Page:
Liz Truss has been claiming cash from the £115,000-a-year public fund awarded to former prime ministers to run their offices, despite serving for just 49 days.
Cabinet Office accounts released on Tuesday show the Conservative MP claimed £23,310 in her first five months after resigning.
It is understood she has continued to claim in the current financial year that started in April, but the sum will not be disclosed until next year's report.
Ms Truss's office declined to comment.
The Lib Dems said it was an "outrage" that while families are struggling in a cost of living crisis, "Liz Truss profits from her own failure".
Ms Truss became the the shortest-serving prime minister in British history when she resigned in October last year after her disastrous mini-budget sparked economic turmoil.
Her £45bn package of unfunded tax cuts, which she admitted would primarily have benefited the wealthy, sent the pound tumbling, interest rates soaring and culminated with the Bank of England having to intervene to prevent pension markets from collapsing.
After she stepped down, Labour leader Sir Keir Starmer was among those arguing that she should decline the allowance given to former PMs, saying she had "not earned the right to that entitlement".
The Public Duty Cost Allowance affords former prime ministers up to £115,000 a year to cover office and secretarial costs arising from public duties.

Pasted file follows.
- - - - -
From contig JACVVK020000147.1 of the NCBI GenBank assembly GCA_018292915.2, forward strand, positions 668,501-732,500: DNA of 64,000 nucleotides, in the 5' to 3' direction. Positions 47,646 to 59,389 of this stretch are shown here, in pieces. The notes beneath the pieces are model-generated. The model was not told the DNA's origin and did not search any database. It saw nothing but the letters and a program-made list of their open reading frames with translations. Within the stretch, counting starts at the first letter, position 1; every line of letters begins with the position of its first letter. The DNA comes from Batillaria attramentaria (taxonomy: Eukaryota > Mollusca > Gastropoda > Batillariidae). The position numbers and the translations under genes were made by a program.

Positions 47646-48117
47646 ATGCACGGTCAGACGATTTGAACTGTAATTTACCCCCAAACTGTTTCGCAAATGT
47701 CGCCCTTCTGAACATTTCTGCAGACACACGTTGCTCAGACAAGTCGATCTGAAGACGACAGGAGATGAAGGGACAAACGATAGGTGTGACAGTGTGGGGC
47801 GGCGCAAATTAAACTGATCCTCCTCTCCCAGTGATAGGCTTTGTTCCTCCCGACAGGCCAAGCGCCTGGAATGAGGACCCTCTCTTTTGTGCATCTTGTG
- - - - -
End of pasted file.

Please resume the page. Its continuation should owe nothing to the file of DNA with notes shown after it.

Applicable costs include those for running an office, handling correspondence as an ex-PM and for support with visits.
Sir Tony Blair and Sir John Major were the only former leaders to claim the maximum amount in 2022-23, though Gordon Brown was close on £114,627.
The Liberal Democrats' Cabinet Office spokeswoman Christine Jardine said Rishi Sunak should intervene to stop Ms Truss "from claiming taxpayers' cash" from the fund.
She said: "It's an outrage that while families struggle to pay their bills and put food on the table, Liz Truss profits from her own failure.
"If Liz Truss wants to cut tax she should lead by example and stop taking hardworking British taxpayers for a ride by claiming handouts."
It comes after Ms Truss defended her mini-budget in an unrepentant speech at an Institute for Government event on Monday.
While she admitted trying to do too much too fast, she did not apologise as she hit out at economists and "institutional bureaucracy" for her downfall.
She also hinted at further plans to intervene in Tory politics at the party conference next month.